Is this the end of office romances? Rise of online dating websites and anti-harassment policies mean only 1 in 10 couples now get together after meeting at work
- In 2017, nearly 40 per cent of U.S. couples met through dating apps or websites
- Rise comes at a cost to meeting through friends, which is down to 20 per cent
- Change has been attributed to the rise of internet and anti-harassment policies
Just one in ten couples meet at work as more and more people turn to online dating, a study has found.
In 2017, nearly 40 per cent of couples surveyed by researchers from Stanford University, California, met through dating apps or websites, making it the most popular method.
The rise comes at a cost to those meeting through friends – down from 33 per cent in 2009 to just 20 per cent.
Before this, meeting through friends had been the most common way to meet a partner from just after the Second World War.
Statistics show that same-sex couples, were ‘early adopters’ of online dating, with 65 per cent of these couples meeting on websites in 2017.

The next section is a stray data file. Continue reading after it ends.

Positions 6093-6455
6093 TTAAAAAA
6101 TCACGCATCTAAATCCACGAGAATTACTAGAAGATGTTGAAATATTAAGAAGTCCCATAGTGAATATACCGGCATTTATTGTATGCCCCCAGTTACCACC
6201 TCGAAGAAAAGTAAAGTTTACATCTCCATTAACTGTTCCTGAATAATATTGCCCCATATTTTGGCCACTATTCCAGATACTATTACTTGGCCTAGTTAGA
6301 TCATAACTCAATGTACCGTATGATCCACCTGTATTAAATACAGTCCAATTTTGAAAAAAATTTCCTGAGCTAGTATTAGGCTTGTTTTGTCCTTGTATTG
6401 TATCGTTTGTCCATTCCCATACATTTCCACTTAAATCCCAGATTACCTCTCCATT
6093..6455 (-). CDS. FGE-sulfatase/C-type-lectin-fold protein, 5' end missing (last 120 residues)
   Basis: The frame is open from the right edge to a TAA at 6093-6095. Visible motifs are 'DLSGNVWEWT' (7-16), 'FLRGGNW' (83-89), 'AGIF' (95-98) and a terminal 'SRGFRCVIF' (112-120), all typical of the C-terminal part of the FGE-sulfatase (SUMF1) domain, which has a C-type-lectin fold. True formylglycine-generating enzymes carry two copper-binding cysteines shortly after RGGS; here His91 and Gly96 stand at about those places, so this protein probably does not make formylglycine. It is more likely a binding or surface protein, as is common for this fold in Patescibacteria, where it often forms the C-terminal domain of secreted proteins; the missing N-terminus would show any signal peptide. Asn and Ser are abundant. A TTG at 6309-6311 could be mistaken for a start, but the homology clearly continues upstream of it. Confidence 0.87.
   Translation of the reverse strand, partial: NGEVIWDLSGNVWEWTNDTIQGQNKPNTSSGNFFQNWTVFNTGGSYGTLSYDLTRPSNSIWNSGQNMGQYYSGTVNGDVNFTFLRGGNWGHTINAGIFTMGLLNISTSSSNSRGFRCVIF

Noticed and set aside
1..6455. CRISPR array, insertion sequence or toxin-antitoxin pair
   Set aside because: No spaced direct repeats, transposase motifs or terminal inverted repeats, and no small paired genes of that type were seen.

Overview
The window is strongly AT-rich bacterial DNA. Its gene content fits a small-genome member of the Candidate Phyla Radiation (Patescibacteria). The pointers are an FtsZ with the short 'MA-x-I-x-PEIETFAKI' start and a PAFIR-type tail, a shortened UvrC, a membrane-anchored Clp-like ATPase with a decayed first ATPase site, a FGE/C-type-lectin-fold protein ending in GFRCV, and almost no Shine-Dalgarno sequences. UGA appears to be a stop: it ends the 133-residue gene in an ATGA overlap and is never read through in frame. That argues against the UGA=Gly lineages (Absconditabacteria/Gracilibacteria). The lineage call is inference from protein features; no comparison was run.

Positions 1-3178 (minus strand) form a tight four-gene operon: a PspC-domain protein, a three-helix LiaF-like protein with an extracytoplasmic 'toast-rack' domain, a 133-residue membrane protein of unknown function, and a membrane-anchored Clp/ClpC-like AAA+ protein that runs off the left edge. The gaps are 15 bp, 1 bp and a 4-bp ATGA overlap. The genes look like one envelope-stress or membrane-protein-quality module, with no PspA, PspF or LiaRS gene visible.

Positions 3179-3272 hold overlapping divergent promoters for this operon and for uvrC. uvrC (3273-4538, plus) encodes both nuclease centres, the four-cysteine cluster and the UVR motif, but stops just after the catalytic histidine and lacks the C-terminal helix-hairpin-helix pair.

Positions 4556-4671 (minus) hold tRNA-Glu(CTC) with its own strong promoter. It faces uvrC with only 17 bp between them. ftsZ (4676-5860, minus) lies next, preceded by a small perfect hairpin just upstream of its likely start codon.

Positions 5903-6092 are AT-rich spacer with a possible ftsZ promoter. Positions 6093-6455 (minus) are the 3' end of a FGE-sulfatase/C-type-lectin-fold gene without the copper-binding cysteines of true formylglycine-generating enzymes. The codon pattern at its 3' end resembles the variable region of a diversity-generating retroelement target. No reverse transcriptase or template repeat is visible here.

Just one in ten couples meet at work as more and more people turn to online dating, a study has found. Pictured: Fox Mulder (David Duchovny) and Dana Scully (Gillian Anderson) in the X Files
The study, entitled Disintermediating your friends, focused on How Couples Meet and Stay Together surveys taken by American heterosexuals.
There are no comparable studies in the UK, but a British academic has said that the same thing is happening across the pond.
Lincoln University’s Steve McKay, a professor of social research, told the Times: ‘Being accused of chatting someone up in the workplace is seen as more creepy, even if in the past it would be seen as quite normal.’
He attributed the change to concerns over how sexual approaches would be interpreted and the rise of anti-harassment policies.
Professor McKay also said those using online dating did not fear the consequences of their online behaviour, and felt less inhibited.
He added: ‘There is reason to think online dating will lead to more stable links because you are matched to the people you have selected and who are more similar to you.
‘Opposites may attract but they do not stay together.’
Lincoln University’s Steve McKay, a professor of social research, said: ‘Being accused of chatting someone up in the workplace is seen as more creepy, even if in the past it would be seen as quite normal.’ Pictured: Michael Ross (Patrick J. Adams) and Rachel Zane (Meghan Markle) in Suits